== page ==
Pulse oximeter, or pulse ox: A machine that measures how well the blood is being oxygenated, often found on the feet or wrists.

Priming the gut:

Used to describe the slow starting of feeds to get the digestive system ready to start functioning fully (also called trophic feeds).


A backward flow of stomach contents, generally referring to a type of spitting up or regurgitation common in premature infants.

Respiratory distress syndrome (RDS):

Lung disease that is caused by lack of surfactant (lubricant in the lungs) and is a common cause of breathing difficulty in premature babies.


The contents left inside the stomach at the start of a next feeding.


A potentially fatal and dangerous condition in which the body is fighting a severe infection that has spread via the bloodstream.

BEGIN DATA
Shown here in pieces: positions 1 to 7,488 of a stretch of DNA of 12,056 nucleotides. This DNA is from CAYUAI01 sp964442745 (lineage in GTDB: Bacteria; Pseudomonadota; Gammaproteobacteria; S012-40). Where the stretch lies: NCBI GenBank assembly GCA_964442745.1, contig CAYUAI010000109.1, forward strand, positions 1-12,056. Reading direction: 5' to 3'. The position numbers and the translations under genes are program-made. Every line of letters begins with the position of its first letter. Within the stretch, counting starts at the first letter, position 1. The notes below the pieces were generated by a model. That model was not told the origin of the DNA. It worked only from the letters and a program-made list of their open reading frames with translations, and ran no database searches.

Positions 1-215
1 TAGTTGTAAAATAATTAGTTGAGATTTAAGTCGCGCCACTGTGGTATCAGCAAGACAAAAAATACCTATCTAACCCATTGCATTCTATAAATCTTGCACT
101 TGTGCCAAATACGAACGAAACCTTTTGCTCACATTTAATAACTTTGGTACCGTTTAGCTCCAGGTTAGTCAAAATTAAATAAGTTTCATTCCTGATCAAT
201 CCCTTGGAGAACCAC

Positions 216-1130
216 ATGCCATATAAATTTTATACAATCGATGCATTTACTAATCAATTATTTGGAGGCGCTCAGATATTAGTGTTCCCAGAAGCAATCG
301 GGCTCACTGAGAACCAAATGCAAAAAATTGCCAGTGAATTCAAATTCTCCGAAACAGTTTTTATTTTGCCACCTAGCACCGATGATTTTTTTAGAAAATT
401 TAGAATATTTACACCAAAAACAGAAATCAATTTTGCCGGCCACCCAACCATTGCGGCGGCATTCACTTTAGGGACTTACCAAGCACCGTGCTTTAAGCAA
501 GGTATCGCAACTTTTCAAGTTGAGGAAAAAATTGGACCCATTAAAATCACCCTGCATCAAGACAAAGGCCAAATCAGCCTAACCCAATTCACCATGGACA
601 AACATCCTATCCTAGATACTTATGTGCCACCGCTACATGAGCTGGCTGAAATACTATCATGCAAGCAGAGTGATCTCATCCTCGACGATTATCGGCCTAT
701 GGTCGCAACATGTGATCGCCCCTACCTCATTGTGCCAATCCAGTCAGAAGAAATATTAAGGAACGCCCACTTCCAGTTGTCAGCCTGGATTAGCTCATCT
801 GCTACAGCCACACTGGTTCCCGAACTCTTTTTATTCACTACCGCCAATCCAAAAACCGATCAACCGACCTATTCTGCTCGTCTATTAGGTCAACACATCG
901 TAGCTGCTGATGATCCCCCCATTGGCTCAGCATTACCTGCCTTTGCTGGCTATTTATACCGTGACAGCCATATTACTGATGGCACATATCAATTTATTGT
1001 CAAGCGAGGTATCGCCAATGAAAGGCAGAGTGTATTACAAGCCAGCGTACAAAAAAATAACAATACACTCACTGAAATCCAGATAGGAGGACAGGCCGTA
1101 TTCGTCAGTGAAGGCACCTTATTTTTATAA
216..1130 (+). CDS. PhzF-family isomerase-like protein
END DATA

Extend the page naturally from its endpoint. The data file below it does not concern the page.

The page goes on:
Spinal tap/lumbar puncture (LP):

A procedure in which a needle is inserted into the lower spine to obtain spinal fluid.


The process of removing secretions from the baby’s nose, mouth or lungs by using either a bulb syringe or suction catheter.


A fast heart rate.

Ventilator (Vent):

A machine that helps an infant breathe by pumping oxygen into a tube (called an ET tube) that goes into the lungs.

TPN or total parenteral nutrition:

A type of IV fluid that provides total nutrition to someone who cannot take any nourishment by mouth. TPN is nutrition outside of the digestive system. TPN contains sugars, electrolytes, vitamins, proteins, and can supply all of the nutrients that the body needs.


A fast breathing rate.


Also known as a Radiant Warmer, an open bed allows maximum access to a sick or newly born infant. Radiant heaters above the bed keep the baby warm.


To take away gradually. In the NICU, it is often used to describe the process of removing an infant from a ventilator or incubator.

Learning your A, B, D’s (apnea, bradycardia, desats) will help you better understand your baby’s journey through the NICU. You will soon, not only be accustomed to the lingo, but you too will be speaking this newfound language with ease.